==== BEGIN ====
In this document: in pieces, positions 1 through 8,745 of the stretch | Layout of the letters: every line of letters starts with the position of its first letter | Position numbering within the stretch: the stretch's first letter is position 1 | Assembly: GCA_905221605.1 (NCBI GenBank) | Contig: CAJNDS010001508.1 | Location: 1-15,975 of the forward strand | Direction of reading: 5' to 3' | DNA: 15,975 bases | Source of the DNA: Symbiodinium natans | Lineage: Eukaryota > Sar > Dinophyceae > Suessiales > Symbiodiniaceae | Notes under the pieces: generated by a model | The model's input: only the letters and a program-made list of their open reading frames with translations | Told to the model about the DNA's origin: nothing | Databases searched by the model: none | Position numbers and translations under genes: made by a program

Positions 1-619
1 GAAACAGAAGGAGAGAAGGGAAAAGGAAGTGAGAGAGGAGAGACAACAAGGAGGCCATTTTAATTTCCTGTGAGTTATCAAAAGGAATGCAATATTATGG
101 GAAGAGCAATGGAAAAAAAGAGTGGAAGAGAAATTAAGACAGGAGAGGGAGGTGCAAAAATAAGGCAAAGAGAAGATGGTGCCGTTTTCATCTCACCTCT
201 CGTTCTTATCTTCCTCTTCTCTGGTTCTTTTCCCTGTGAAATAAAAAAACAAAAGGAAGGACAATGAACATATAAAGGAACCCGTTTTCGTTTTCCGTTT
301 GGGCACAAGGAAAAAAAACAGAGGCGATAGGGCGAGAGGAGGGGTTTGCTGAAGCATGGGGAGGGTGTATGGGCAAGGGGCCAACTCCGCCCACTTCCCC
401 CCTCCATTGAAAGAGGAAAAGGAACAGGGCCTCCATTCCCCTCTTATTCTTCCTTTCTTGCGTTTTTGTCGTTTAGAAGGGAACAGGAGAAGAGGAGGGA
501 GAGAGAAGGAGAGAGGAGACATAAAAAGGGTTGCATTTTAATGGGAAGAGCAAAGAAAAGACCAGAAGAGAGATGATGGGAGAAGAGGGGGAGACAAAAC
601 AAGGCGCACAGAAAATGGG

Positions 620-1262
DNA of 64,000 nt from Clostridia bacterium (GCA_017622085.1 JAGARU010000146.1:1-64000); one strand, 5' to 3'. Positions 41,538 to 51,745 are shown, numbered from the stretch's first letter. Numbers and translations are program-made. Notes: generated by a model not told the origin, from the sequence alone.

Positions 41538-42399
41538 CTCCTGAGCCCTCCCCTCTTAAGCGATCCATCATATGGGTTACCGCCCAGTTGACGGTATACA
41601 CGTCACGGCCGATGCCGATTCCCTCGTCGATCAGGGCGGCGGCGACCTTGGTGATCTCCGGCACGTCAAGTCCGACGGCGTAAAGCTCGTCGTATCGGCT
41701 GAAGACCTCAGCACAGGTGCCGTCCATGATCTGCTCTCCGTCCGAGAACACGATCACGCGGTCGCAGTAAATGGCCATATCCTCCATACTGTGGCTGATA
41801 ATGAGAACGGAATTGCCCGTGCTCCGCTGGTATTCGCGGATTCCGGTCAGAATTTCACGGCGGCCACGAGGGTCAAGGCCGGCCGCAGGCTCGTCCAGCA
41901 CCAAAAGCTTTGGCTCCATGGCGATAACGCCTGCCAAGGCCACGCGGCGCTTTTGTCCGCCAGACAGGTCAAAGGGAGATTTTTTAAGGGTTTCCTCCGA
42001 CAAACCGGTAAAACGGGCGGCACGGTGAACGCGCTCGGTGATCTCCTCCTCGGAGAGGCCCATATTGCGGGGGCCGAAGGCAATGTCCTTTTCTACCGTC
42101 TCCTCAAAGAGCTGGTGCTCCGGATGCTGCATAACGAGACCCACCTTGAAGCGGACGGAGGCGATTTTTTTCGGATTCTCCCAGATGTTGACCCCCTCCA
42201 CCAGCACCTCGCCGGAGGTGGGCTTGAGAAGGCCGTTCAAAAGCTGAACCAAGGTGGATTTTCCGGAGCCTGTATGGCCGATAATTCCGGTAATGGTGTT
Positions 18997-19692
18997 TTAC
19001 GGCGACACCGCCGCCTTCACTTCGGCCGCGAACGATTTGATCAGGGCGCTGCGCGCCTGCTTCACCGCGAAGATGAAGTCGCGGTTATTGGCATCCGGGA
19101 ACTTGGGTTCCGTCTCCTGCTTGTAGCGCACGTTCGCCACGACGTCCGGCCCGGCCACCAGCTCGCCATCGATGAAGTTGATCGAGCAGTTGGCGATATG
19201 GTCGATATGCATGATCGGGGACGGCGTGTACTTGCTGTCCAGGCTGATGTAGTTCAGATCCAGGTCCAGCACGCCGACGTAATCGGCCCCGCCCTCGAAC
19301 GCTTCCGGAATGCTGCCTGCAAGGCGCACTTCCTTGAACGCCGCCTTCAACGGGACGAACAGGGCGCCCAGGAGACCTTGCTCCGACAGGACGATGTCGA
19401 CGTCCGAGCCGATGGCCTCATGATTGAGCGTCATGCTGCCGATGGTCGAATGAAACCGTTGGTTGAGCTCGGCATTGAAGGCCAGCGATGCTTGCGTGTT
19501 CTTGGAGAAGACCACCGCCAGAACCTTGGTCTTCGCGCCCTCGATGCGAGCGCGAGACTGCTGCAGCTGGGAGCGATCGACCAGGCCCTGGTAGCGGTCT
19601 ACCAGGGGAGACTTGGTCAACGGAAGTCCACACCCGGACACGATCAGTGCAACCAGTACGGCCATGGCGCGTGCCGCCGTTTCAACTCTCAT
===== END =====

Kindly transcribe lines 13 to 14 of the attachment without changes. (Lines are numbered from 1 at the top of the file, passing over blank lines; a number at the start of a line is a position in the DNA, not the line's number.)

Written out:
41538 CTCCTGAGCCCTCCCCTCTTAAGCGATCCATCATATGGGTTACCGCCCAGTTGACGGTATACA
41601 CGTCACGGCCGATGCCGATTCCCTCGTCGATCAGGGCGGCGGCGACCTTGGTGATCTCCGGCACGTCAAGTCCGACGGCGTAAAGCTCGTCGTATCGGCT